- regular consultation, on an annual basis, with the major contributors such as EIB/ACCT (Ecole Internationale de Bordeaux), CAB International, CIRAD (Centre de coopÃ©ration international en recherche agronomique pour le dÃ©veloppement), the University of Botswana, EBAD (Ecole des bibliothÃ©caires, archivistes et documentalistes, Senegal) and IDRC (International Development Research Centre), to discuss and consider methods of interaction and cooperation.
CTA's activities within PROGEFIA
Since the consultation in Gabon, CTA has held several short training courses, produced a directory, undertaken regional needs assessments and assisted in the development of academic programmes in agricultural information.
Short-term training courses
Micro-computing: In view of the rapid development of new technologies in information, training in the use of microcomputers in the management of agricultural information is clearly a priority. The objectives of such courses are to make participants conversant with the process and methods of building information resources, to develop their skills in creating and maintaining information storage and retrieval systems relevant to their users, and to improve their skills in developing and managing relevant information products and services. The courses, held between 1990 and 1993, were divided into two modules of four weeks each. Between the modules, the participants had one year to apply their knowledge to their jobs and to link it with practical experience - which is crucial to any approach to database management - before attending the advanced module the following year.
Management and marketing of information: A number of courses in this area are planned for this year. The main aim of the training is to improve the ability of information officers to arrange and manage their centres for maximum efficiency and cost effectiveness. It includes courses in information product management, assessment of users' needs and information marketing techniques.
Processing of agricultural documentation and information: Training sessions on basic information processing and handling of documents are offered on a regular basis to documentation units whose staff have no professional qualifications or technical skills.
In the Pacific region, the long distances between countries make it more appropriate for the requisite training courses to be conducted on a national rather than a regional level. Each year, CTA supports a few short workshops organised by IRETA (the Institute for Research, Extension and Training in Agriculture, which operates in the Pacific region).
All the courses described above are oriented towards the trainees' needs. The courses are tailored to fit the trainees' specific work situation and environment, as most agricultural information professionals expect solutions to their immediate, everyday problems. Emphasis is placed on practical, problem-solving approaches rather than theory. Participants will be able to apply their newly-acquired knowledge on their jobs. The training provides short-term payoffs by increasing the performance of the workers at all levels.
Directories and teaching materials
CTA has produced a directory of Information Resources in the Training of Agricultural Information', in collaboration with the IDS (Institute of Development Studies) in the United Kingdom. The aim of the directory is to document existing resources to facilitate the identification of future trainers.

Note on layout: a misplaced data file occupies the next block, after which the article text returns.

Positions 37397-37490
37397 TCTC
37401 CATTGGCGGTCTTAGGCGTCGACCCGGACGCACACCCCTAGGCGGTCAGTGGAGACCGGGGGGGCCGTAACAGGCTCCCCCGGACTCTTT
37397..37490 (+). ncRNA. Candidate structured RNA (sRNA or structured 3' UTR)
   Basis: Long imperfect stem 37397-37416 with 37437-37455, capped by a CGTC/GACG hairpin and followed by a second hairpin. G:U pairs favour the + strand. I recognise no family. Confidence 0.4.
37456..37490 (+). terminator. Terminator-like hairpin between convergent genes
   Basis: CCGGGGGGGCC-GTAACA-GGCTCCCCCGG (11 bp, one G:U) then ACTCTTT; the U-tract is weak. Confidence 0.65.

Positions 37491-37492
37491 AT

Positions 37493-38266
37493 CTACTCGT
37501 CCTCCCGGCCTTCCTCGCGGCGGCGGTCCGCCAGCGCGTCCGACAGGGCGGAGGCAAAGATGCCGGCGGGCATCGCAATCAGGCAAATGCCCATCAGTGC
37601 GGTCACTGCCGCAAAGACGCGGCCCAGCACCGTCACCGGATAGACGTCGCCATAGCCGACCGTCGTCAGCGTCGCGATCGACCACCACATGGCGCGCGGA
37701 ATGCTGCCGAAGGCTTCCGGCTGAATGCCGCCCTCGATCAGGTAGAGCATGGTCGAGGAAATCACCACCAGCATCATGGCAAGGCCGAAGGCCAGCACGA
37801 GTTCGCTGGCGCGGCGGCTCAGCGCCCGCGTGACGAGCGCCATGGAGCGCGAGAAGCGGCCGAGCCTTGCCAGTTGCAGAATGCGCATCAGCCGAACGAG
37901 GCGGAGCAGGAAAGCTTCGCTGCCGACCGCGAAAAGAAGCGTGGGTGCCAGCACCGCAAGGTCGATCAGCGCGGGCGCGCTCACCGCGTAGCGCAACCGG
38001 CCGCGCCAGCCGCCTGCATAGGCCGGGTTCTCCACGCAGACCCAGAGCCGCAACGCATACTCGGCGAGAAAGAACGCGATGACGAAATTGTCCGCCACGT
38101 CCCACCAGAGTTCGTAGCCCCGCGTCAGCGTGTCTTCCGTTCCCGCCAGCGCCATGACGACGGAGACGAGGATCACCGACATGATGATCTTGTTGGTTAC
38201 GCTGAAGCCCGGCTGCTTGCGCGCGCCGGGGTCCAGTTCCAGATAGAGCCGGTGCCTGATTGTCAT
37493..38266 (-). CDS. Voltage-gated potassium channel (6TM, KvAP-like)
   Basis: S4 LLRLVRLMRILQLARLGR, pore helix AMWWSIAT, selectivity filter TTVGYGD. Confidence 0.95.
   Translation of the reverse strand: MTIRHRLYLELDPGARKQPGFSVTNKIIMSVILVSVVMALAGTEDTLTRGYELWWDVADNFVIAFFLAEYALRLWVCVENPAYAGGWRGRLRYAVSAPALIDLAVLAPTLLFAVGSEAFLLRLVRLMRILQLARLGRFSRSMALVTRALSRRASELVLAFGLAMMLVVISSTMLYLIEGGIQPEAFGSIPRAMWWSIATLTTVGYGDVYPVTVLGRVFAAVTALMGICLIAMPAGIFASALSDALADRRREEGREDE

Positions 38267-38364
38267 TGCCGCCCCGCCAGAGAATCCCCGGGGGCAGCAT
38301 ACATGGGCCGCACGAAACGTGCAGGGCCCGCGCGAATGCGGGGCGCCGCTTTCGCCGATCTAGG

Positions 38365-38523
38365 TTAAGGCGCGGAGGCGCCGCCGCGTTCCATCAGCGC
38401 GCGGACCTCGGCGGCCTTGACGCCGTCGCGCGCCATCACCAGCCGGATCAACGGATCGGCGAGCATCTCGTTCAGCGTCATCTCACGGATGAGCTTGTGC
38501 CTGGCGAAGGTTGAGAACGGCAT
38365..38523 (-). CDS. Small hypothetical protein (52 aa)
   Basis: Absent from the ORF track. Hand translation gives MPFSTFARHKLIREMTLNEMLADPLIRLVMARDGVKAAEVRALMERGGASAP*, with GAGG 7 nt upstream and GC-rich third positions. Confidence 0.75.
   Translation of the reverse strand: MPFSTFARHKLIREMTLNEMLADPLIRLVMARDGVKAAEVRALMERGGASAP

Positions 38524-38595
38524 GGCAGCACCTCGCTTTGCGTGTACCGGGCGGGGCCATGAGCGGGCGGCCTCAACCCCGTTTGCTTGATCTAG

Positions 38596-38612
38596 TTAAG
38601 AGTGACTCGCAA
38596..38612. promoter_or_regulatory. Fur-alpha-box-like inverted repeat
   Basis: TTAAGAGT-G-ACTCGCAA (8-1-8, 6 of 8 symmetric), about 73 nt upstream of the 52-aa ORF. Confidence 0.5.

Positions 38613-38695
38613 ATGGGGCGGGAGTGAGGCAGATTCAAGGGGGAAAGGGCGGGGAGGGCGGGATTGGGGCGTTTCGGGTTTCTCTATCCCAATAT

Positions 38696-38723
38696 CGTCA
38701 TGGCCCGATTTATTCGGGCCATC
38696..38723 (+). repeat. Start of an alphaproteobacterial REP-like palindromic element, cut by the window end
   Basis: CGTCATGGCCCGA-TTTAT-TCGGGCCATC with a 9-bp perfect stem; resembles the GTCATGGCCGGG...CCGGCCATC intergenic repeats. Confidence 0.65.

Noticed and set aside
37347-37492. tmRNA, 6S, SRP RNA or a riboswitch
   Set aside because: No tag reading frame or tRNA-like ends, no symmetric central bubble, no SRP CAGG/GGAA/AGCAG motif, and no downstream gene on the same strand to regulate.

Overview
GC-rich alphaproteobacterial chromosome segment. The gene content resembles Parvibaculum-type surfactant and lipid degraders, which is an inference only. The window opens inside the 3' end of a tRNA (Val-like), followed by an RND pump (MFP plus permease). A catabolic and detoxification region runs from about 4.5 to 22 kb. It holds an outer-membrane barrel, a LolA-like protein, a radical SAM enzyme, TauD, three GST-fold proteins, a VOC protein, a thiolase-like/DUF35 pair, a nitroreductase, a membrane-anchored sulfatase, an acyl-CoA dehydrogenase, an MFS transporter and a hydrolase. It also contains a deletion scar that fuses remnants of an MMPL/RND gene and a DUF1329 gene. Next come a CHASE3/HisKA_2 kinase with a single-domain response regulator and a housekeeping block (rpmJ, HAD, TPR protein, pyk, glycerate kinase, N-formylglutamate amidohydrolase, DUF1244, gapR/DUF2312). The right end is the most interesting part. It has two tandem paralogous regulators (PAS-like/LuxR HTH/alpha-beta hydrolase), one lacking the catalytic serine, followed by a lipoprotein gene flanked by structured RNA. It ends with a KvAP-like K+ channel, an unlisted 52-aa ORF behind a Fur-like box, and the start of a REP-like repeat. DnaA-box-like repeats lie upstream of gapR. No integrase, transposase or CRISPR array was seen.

Publications on the creation and management of an agricultural information library have been published jointly with SATIS (Socially Appropriate Technology Information System) in the Netherlands and IRETA in the Pacific. These are available to agricultural information specialists.
Assessments of users' needs
Over the last three years, CTA has carried out various regional studies on information needs in the agricultural sectors in Central, Western and Eastern Africa. Training ranks high among the priority requirements identified through these studies. Two other studies were already available for Southern Africa and the Caribbean. The results of these studies are complemented by recommendations from participants at previous CTA courses, and by interviews and group discussions with information personnel during regional or international meetings.
Development of academic programmes
With CTA's support, the University of Botswana undertook a preparatory study for setting up a programme leading to a certificate in agricultural information. The needs were assessed and a proposal prepared for the Board of the University. The first such course is being offered this year.
Since 1990, two consultations have taken place at CTA with PROGEFIA partners. The next one will be held in November 1994 and the central theme will be the training of trainers.
In future, the Centre will be directing its energy to the training of potential instructors. It is hoped that these instructors will then take on the task of analysing the training needs in their countries or regions, translating these needs into training programmes and developing their knowledge in order to organise, manage and evaluate such programmes.
In 1992, a consultation on instructor training was held in Dakar, Senegal. This brought together 36 specialists in training and agricultural information to discuss a plan of action, formulate specific objectives, identify curricula and adopt teaching methods as well as to identify the resources needed (professional expertise, institutions, equipment etc.) and suggest evaluation techniques and follow-up activities.
A second meeting will be held at EIB, France, at the end of April 1994, to translate the recommendations of the Senegal consultation into a coherent training programme, including tuition and production of training material for the following two years.
Over the past seven years, CTA has managed to train more than 250 agricultural information officers on the various regional courses mentioned above. Yet this is a drop in the ocean considering the real demand. The Centre is increasingly feeling the need to scale up its efforts in training by building up national capacity to take over some of the training at a local level.
This new move will create conditions in which the impact of training can quickly be increased. New seeds of knowledge will be sown that will be able to take root, grow and reproduce themselves It is up to each of the newly trained instructors to make this newly planted capital of knowledge fruitful in his or her own country. The long-term consequence is that a wider audience will be reached on a sustainable basis as the knowledge will trickle down and spread on a national level.